There is a formula for the opening of sense perceptions. It goes like this: in order to open a sense perception it is necessary to let it go completely, standing in the absence of that sense perception.
For example, in seeing, it is necessary to un-focus the eyes. In un-focusing from any content, true vision of the whole panorama begins to emerge. Space comes to life, together with the shocking play of the duality of light and dark, and sometimes with the seeing of energetic color of a more subtle nature.
In listening, it is necessary to let go of attuning to any particular sound. The agenda of the listener needs to surrender. In this, the sound is free to move through consciousness, unconditionally, together with all other sounds. It is also helpful to release the notion of distance (near and far). How often do we only listen to the sounds in the mid-range, ignoring the sounds of the body itself, and deleting the sounds that are far away?
To open the senses, we need to relax behind them, while releasing control of the contents. This need to control what we taste, touch, hear, feel, blocks the channels of perception, and this cuts us off from from life. The great controller exists because of the belief that the individual is defined by her experience (created by sensory input). In trying to protect this individual, the connection to the whole is lost. (Is there a sensory organ for the feeling of loneliness?)
“To sense infinity, we simply need to allow the infinity which is sensing.”
To open our senses, we need to relinquish control, allowing the whole dimension behind and around any particular sensory experience to open up, unconditionally.
The movement into the present moment is a classic spiritual example in the realization of the sense perception of time. When we let go of the past and the future, or of notions of young and old, or beginning and ending, we find ourselves in the timeless moment, out of which every impression of time is born.
How would it be to sense infinity? To sense infinity, we simply need to allow the infinity which is sensing. The infinity which is you sensing the world will then tunnel a connection through all impressions to the infinity out of which all impressions arise.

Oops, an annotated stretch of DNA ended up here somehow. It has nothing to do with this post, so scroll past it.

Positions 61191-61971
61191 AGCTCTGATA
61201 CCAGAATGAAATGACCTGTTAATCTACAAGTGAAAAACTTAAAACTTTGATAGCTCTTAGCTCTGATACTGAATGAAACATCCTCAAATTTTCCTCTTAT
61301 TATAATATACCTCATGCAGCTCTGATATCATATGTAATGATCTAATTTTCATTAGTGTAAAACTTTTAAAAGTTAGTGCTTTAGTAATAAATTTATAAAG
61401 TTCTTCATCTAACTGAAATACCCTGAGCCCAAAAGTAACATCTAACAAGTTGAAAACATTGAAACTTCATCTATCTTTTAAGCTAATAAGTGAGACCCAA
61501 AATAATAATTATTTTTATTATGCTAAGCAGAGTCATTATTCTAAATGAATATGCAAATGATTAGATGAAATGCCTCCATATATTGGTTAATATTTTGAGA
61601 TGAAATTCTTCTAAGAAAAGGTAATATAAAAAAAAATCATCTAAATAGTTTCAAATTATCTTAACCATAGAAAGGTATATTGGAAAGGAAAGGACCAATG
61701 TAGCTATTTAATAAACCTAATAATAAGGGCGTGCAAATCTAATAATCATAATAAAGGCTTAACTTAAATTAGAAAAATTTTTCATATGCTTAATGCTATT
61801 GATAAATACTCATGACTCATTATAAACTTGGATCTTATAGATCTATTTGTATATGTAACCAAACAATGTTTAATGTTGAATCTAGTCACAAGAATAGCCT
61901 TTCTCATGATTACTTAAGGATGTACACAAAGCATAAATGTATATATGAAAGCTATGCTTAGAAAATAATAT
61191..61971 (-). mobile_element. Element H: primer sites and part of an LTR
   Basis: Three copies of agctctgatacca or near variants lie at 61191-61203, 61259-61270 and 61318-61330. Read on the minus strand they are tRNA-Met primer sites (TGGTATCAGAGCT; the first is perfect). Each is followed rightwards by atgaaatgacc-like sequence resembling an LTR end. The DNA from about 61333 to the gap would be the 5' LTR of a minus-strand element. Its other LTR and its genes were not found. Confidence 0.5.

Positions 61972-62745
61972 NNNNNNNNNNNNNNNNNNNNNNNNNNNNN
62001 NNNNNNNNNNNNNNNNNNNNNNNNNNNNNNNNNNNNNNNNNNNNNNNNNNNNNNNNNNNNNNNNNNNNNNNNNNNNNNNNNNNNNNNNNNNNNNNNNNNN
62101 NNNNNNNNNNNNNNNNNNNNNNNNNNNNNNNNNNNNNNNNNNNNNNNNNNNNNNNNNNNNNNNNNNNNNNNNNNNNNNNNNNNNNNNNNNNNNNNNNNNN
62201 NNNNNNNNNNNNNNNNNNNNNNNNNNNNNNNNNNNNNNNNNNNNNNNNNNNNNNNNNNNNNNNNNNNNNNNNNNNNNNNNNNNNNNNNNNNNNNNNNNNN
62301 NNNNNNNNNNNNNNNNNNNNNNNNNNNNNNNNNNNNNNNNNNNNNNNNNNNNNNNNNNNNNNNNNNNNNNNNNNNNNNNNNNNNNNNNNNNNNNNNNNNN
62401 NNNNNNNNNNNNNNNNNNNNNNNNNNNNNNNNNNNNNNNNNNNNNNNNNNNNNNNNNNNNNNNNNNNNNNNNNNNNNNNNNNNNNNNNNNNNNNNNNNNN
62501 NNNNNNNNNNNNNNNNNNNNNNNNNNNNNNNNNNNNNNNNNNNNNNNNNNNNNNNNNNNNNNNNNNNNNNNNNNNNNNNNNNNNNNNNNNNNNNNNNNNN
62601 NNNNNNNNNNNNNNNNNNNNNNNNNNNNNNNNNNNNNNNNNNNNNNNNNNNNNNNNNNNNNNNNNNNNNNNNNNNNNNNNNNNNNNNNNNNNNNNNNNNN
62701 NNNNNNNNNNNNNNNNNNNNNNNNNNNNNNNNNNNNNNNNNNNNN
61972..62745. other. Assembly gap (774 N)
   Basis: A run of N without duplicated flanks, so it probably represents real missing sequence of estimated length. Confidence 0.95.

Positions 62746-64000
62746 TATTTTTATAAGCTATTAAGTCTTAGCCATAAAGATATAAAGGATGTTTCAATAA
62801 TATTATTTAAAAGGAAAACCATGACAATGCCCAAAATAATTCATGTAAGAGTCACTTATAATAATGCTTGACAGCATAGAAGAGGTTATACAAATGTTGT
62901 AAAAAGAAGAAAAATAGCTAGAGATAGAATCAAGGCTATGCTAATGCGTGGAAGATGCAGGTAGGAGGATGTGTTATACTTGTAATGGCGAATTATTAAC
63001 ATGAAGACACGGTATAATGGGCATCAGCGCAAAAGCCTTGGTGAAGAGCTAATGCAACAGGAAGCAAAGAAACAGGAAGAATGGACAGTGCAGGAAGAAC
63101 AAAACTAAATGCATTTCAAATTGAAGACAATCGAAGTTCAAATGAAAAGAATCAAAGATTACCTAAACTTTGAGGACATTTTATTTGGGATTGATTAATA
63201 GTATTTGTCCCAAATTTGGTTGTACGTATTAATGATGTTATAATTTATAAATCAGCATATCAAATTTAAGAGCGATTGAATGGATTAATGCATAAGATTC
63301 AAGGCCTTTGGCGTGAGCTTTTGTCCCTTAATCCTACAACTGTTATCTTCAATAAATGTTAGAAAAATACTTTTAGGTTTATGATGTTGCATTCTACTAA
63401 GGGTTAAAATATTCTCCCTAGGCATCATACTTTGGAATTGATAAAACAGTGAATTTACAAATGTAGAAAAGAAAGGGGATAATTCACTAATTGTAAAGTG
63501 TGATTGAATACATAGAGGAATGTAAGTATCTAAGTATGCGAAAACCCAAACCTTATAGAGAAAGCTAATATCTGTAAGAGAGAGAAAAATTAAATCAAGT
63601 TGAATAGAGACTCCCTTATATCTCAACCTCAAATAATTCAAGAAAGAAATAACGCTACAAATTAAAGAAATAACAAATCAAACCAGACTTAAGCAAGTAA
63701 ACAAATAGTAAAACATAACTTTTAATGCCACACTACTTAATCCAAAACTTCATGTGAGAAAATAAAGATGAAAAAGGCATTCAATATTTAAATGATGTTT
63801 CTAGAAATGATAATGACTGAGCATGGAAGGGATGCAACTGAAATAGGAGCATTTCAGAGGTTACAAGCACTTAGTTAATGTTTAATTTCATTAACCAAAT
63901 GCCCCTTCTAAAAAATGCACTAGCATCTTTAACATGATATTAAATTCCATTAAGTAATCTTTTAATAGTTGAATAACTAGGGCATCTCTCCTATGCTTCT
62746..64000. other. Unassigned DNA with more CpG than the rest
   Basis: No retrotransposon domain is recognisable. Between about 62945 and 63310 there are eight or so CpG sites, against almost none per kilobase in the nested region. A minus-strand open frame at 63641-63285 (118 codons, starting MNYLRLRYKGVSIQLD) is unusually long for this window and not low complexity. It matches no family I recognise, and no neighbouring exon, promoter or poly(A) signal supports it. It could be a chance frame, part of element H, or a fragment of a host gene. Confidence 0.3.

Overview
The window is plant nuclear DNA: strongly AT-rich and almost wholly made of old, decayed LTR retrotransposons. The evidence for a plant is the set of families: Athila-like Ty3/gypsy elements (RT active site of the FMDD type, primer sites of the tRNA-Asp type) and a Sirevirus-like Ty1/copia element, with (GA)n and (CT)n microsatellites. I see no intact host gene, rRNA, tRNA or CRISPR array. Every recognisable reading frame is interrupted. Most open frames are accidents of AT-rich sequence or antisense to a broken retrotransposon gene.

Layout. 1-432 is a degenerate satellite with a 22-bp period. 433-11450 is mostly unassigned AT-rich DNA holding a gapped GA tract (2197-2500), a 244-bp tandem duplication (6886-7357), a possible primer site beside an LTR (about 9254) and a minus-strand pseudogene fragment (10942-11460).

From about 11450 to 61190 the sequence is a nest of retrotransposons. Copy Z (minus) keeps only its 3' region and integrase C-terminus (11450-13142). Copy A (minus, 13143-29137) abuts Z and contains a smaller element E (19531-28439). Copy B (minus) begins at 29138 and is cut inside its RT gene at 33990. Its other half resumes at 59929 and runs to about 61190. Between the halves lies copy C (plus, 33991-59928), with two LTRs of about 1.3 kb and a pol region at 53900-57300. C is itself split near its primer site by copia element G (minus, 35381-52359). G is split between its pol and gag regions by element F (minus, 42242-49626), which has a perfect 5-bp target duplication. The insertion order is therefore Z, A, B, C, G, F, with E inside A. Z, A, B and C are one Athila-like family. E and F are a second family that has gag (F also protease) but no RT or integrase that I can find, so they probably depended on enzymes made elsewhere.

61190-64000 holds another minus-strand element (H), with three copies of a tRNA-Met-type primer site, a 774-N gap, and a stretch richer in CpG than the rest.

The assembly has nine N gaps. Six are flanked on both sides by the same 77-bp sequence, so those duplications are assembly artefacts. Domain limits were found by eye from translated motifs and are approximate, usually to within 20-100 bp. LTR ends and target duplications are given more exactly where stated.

Don’t just believe it. Try it for yourself. 🙂
The day will come when science finds the neuro-biological mechanism (they will call it a ‘distributed system’) that they will claim causes the sense of infinity. In advance, let us say that this mechanism will be a physical reflection, formed out of infinity itself, and out of dimensions to which science is still blind, caught as it is, in a limited methodology that states that consciousness is a “hard problem”.
Spiritual teacher Georgi Y. Johnson is author of I AM HERE – Opening the Windows of Life & Beauty. You can watch an interview with her on Conscious TV here. You can also connect with Georgi through Facebook, Twitter and Youtube
Some of the Scientifically Known Physical Senses
- Sight – Color
- Sight – Brightness
- Taste – Sweet
- Taste – Salty
- Taste – Sour
- Taste – Bitter
- Taste – Umami (umami receptors detect the amino acid glutamate)
- Thermoception – heat
- Thermoception – cold
- Proprioception (Sensing where your body parts are, relative to other body parts).
- Tension Sensors (Monitoring muscle tension).
- Nociception – Cutaneous (Pain in skin)
- Nociception – Somatic (Pain in bones and joints).
- Nociception – Visceral (Pain in body organs)
- Equilibrioception – Balance
- Equilibrioception – Gravity
- Stretch Receptors – (In lungs, bladder, stomach, and the gastrointestinal tract. A type of stretch receptor, that senses dilation of blood vessels, is also often involved in headaches).
- Chemoreceptors: (Trigger medulla in the brain that detects blood born hormones and drugs. Also involved in the vomiting reflex).
- Magnetoception. (The ability to detect magnetic fields)
- Time: (Experimental data has shown humans have a startling accurate sense of time.